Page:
Sen. Orrin Hatch (Photo: Chip Somodevilla/Getty Images)
The Trump administration's new trade deal with Canada and Mexico includes a big win for pharmaceutical companies and Republicans — a provision to protect biologic drugs from competition for 10 years.
Why it matters: Republicans say this will spread the cost of developing new drugs beyond the U.S. market, lowering American drug prices. By shielding the drugs from generic competition in Canada and Mexico, the measure will also help pharmaceutical companies reap more profits abroad.
The big picture: Biologics are a class of highly complex, generally very expensive drugs.
- New biologics get 12 years of market exclusivity in the U.S. market, but 10 years is longer than they currently receive in Canada or Mexico. It's also much longer than the Obama administration had negotiated in its trade deals.
- In the Obama era, “both countries said unequivocally that they weren’t going to move beyond five years … so to get this result is almost miraculous," said a former senior GOP official intimately involved in Obama and Trump-era trade negotiations.
- "It will add cost to their national health care systems ... especially in Canada," the official added, but will lead to the creation of new cures “without the United States being the piggy bank for all those research and development dollars."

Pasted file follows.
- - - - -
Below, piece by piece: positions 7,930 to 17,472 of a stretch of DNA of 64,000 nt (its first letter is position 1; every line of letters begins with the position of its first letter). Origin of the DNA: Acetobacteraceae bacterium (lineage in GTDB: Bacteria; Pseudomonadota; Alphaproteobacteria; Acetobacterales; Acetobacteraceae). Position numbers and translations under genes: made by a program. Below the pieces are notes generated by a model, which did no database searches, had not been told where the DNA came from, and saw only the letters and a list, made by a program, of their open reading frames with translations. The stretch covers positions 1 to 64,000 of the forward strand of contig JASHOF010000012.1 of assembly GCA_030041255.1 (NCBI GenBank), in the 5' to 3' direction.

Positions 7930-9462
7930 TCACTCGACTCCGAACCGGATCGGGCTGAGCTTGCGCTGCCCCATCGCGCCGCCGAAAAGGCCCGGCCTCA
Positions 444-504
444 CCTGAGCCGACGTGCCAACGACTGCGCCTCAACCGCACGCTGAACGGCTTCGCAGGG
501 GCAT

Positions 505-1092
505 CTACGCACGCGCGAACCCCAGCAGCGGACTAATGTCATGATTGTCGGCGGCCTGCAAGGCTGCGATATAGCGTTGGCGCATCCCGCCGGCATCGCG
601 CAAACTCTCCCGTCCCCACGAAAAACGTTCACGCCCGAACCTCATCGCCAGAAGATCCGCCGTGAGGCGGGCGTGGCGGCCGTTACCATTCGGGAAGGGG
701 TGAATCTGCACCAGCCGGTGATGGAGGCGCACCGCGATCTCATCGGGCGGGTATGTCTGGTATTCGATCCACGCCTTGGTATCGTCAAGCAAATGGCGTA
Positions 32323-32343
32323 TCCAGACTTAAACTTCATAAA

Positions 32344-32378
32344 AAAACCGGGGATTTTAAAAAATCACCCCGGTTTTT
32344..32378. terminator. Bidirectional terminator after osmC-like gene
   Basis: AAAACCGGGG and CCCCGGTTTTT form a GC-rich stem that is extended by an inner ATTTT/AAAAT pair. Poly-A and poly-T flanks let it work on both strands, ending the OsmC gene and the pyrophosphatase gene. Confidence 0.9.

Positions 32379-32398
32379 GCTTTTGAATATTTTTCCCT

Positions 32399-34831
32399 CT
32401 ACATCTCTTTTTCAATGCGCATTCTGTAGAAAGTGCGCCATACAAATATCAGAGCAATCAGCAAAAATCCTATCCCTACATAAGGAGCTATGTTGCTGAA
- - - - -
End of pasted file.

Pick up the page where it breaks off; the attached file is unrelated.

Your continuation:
What we're watching: This was a key issue in the fight over the Trans-Pacific Partnership. Senate Finance Committee Chairman Orrin Hatch argued that the exclusivity period for biologics was not long enough in that deal.
- “Chairman Hatch continues to believe that the standard of protection for biologics should be consistent with U.S. law, but he is encouraged that the administration was able to secure 10 years of data protection with Canada and Mexico, the highest standard in any trade agreement," a spokesman said in a statement yesterday.
What they're saying: “We feel this is bad news for patients who are seeking more affordable biologics. It would delay biosimilar competition," Jeff Francer, general counsel for the Association for Accessible Medicines, told Axios when the administration's trade deal with Mexico — also featuring a 10-year protection period — was announced in August.